Milwaukee man awarded $1M after wrongful conviction
Daryl Dwayne Holloway spent 24 years in prison for a crime he did not commit
The Wisconsin claims board on Thursday asked the Legislature to award nearly $1 million to a Milwaukee man who spent 24 years in prison for crimes he did not commit.
The claims board, in its unanimous decision Thursday, awarded Daryl Dwayne Holloway $25,000, which is the most allowed by law, plus just over $100,000 in attorneys’ fees. Also, because the maximum payment allowed “is not adequate in this case,” the board asked the Legislature to approve an additional payment of $975,000.
To get that money, the Legislature would have to pass a bill approving the award.
The claims board justified requesting the nearly $1 million award, noting that Holloway was imprisoned during the most productive earning years of his life, suffered “significant and measurable economic damages,” lost multiple relationships, and has ongoing psychological and emotional trauma. He was 48 when he was released.
Holloway was convicted in two 1993 home invasion sexual assault cases and sentenced to 120 years in prison.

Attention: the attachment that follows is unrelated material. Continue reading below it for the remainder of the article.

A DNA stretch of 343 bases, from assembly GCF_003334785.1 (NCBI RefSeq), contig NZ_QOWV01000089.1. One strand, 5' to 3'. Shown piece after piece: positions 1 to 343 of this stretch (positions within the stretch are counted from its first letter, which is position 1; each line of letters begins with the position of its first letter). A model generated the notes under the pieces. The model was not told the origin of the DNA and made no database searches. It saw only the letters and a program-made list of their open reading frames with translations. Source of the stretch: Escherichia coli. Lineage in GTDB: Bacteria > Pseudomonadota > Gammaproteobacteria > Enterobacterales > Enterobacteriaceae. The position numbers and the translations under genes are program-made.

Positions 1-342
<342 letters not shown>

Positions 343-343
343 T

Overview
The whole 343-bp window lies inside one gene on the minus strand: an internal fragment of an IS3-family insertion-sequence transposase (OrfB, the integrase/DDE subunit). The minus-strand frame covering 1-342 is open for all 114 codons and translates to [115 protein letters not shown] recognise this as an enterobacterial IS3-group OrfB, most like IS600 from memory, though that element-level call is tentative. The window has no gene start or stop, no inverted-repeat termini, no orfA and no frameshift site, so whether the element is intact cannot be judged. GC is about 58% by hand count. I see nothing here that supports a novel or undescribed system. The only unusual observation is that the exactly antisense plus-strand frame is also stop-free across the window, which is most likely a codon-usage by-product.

According to the claims board summary of his case, Holloway was convicted even though there was no physical evidence linking him to the assaults and no DNA testing was conducted at either crime scene. Furthermore, phone records and credible alibi witness testimony established that he was elsewhere when the assaults happened.
DNA testing related to the first assault conducted after the Wisconsin Innocence Project worked on the case found that he couldn’t have committed the crime, leading to his exoneration and release from prison in 2016.
The claims board said that although the victim in the second case remains adamant that Holloway was her assailant, the evidence shows that her identification of him was mistaken. It was based on a police lineup and voice identification, which the claims board said has been shown to be unreliable.
The Milwaukee County attorney’s office in 2016 dropped charges related to the second assault after determining it could not meet the burden of proof.
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